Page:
Even though it is too late to resurrect the dead, we can still prevent the destruction of their memory. It is not enough that organizations and scholars continue to fight against revisionism. It is up to each and every conscious Armenian to be pro-active and seek out the necessary knowledge to aid in this struggle. Perhaps just as important, it is incumbent upon us to refute those who would distort Armenian history with facts and not emotion. Only rational discourse, supported by facts, and persistent effort can change the balance of power in favor of those who seek the truth.


We must educate ourselves before we try to educate others. The Armenian community is fortunate, in a sense, because unlike other groups, it actually has a body of scholarship and literature form which it can gain knowledge and understanding. The many books devoted to various aspects of the Armenian experience are the result of decades of work by scholars, specialists, and research centers.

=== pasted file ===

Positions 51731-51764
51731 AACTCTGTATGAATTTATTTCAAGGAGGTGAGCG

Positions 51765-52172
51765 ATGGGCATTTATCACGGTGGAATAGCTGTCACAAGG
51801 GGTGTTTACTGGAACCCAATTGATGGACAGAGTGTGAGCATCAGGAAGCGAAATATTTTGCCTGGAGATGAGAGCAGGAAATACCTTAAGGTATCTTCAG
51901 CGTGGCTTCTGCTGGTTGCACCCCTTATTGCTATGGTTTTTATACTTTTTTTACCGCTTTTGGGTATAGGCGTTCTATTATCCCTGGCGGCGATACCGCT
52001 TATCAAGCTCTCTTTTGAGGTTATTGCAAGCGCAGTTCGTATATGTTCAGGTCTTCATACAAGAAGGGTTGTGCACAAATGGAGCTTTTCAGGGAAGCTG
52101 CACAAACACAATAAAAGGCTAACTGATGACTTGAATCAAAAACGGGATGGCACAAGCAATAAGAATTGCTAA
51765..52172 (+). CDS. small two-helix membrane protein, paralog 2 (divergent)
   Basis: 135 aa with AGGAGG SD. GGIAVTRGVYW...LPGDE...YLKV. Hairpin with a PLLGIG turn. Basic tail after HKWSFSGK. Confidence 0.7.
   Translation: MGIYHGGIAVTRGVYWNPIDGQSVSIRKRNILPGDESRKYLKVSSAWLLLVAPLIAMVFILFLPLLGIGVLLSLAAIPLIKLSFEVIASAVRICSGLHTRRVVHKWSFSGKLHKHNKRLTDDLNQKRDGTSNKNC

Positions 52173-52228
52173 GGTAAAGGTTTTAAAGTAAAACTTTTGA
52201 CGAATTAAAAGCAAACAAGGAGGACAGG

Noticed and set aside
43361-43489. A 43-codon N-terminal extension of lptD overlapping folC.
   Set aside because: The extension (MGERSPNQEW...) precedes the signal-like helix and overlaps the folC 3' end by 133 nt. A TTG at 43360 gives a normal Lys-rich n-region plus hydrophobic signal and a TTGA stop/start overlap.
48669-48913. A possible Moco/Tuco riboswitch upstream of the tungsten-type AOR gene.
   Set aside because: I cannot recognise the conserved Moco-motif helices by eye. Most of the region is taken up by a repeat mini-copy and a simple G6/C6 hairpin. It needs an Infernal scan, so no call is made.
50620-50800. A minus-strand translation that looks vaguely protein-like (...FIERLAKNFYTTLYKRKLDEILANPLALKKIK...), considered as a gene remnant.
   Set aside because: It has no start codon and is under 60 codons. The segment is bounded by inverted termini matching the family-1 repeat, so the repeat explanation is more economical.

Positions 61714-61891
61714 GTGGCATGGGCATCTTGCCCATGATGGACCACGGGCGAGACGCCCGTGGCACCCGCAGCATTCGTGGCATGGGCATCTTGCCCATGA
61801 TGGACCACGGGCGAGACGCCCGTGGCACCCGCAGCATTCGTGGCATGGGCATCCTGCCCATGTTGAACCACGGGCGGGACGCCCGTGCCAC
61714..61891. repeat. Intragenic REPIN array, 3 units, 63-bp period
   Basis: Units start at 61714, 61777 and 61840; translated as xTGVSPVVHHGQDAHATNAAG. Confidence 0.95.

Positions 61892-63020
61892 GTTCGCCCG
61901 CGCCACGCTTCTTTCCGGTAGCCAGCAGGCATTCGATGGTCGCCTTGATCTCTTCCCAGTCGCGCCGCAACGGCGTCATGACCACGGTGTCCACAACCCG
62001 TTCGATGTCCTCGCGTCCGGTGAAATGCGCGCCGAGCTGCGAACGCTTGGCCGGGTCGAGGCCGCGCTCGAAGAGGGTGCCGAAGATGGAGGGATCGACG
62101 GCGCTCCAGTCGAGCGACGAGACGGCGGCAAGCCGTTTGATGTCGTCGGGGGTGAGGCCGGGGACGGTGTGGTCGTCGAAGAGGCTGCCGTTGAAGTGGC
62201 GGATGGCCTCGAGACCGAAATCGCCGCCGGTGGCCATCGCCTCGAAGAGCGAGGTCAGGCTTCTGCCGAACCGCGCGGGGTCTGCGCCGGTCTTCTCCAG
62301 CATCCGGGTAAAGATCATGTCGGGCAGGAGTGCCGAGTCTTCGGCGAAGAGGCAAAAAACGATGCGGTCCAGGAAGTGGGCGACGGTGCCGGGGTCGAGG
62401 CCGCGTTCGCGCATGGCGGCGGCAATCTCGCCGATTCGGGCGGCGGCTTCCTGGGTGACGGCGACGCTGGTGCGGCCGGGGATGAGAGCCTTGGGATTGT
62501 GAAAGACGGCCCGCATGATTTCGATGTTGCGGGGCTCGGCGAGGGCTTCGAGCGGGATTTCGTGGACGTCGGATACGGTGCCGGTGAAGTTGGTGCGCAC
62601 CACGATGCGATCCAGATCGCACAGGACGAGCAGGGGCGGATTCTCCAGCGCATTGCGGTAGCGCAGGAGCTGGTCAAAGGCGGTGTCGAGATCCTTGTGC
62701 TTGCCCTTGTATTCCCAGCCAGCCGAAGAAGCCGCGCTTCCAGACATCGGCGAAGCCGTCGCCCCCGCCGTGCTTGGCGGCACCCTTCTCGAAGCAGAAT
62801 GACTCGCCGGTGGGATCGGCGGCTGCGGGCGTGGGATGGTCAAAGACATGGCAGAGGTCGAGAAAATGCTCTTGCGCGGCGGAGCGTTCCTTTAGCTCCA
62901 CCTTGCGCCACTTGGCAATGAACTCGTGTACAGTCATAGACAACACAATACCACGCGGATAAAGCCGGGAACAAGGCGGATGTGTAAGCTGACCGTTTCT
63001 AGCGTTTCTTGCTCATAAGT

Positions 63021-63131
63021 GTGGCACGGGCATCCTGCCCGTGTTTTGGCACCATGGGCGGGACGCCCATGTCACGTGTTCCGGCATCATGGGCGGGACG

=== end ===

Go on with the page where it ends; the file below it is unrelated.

Although there are some voices criticizing Armenian Studies, lamenting its current state, and predicting its imminent demise, there are many devoted individuals who have shunned more lucrative professions in order to devote themselves to the scholarly study of Armenia and its people. These scholars and research centers are invaluable resources that the community should use to educated itself. The knowledge and expertise of these scholars and research centers must be cultivated and supported in order to blossom and grow.